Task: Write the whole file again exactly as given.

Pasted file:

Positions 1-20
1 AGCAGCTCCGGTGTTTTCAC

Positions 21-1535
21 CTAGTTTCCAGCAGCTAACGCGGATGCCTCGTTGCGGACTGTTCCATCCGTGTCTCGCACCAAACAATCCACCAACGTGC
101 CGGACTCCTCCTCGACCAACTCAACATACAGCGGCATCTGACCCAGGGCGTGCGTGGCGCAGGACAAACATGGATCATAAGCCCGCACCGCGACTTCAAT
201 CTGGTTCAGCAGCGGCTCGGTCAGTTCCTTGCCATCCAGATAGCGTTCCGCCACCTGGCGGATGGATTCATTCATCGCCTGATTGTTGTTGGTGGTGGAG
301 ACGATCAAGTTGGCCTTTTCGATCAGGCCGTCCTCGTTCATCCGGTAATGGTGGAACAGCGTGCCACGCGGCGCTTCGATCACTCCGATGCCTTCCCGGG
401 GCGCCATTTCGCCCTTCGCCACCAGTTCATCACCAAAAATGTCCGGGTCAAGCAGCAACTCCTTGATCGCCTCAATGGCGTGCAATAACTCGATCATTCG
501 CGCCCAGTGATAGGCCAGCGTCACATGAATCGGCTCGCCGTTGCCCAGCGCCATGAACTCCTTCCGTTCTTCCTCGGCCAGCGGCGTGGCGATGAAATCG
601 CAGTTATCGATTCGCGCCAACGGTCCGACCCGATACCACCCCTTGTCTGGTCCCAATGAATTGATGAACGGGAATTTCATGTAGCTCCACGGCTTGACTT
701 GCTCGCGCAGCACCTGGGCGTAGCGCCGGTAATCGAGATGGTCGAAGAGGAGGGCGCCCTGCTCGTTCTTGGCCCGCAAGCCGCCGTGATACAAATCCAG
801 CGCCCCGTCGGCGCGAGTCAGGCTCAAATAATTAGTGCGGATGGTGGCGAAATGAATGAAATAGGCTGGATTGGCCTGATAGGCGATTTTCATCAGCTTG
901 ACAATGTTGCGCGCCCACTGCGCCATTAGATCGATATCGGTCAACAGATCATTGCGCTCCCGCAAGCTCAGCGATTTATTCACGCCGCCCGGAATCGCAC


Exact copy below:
Positions 1-20
1 AGCAGCTCCGGTGTTTTCAC

Positions 21-1535
21 CTAGTTTCCAGCAGCTAACGCGGATGCCTCGTTGCGGACTGTTCCATCCGTGTCTCGCACCAAACAATCCACCAACGTGC
101 CGGACTCCTCCTCGACCAACTCAACATACAGCGGCATCTGACCCAGGGCGTGCGTGGCGCAGGACAAACATGGATCATAAGCCCGCACCGCGACTTCAAT
201 CTGGTTCAGCAGCGGCTCGGTCAGTTCCTTGCCATCCAGATAGCGTTCCGCCACCTGGCGGATGGATTCATTCATCGCCTGATTGTTGTTGGTGGTGGAG
301 ACGATCAAGTTGGCCTTTTCGATCAGGCCGTCCTCGTTCATCCGGTAATGGTGGAACAGCGTGCCACGCGGCGCTTCGATCACTCCGATGCCTTCCCGGG
401 GCGCCATTTCGCCCTTCGCCACCAGTTCATCACCAAAAATGTCCGGGTCAAGCAGCAACTCCTTGATCGCCTCAATGGCGTGCAATAACTCGATCATTCG
501 CGCCCAGTGATAGGCCAGCGTCACATGAATCGGCTCGCCGTTGCCCAGCGCCATGAACTCCTTCCGTTCTTCCTCGGCCAGCGGCGTGGCGATGAAATCG
601 CAGTTATCGATTCGCGCCAACGGTCCGACCCGATACCACCCCTTGTCTGGTCCCAATGAATTGATGAACGGGAATTTCATGTAGCTCCACGGCTTGACTT
701 GCTCGCGCAGCACCTGGGCGTAGCGCCGGTAATCGAGATGGTCGAAGAGGAGGGCGCCCTGCTCGTTCTTGGCCCGCAAGCCGCCGTGATACAAATCCAG
801 CGCCCCGTCGGCGCGAGTCAGGCTCAAATAATTAGTGCGGATGGTGGCGAAATGAATGAAATAGGCTGGATTGGCCTGATAGGCGATTTTCATCAGCTTG
901 ACAATGTTGCGCGCCCACTGCGCCATTAGATCGATATCGGTCAACAGATCATTGCGCTCCCGCAAGCTCAGCGATTTATTCACGCCGCCCGGAATCGCAC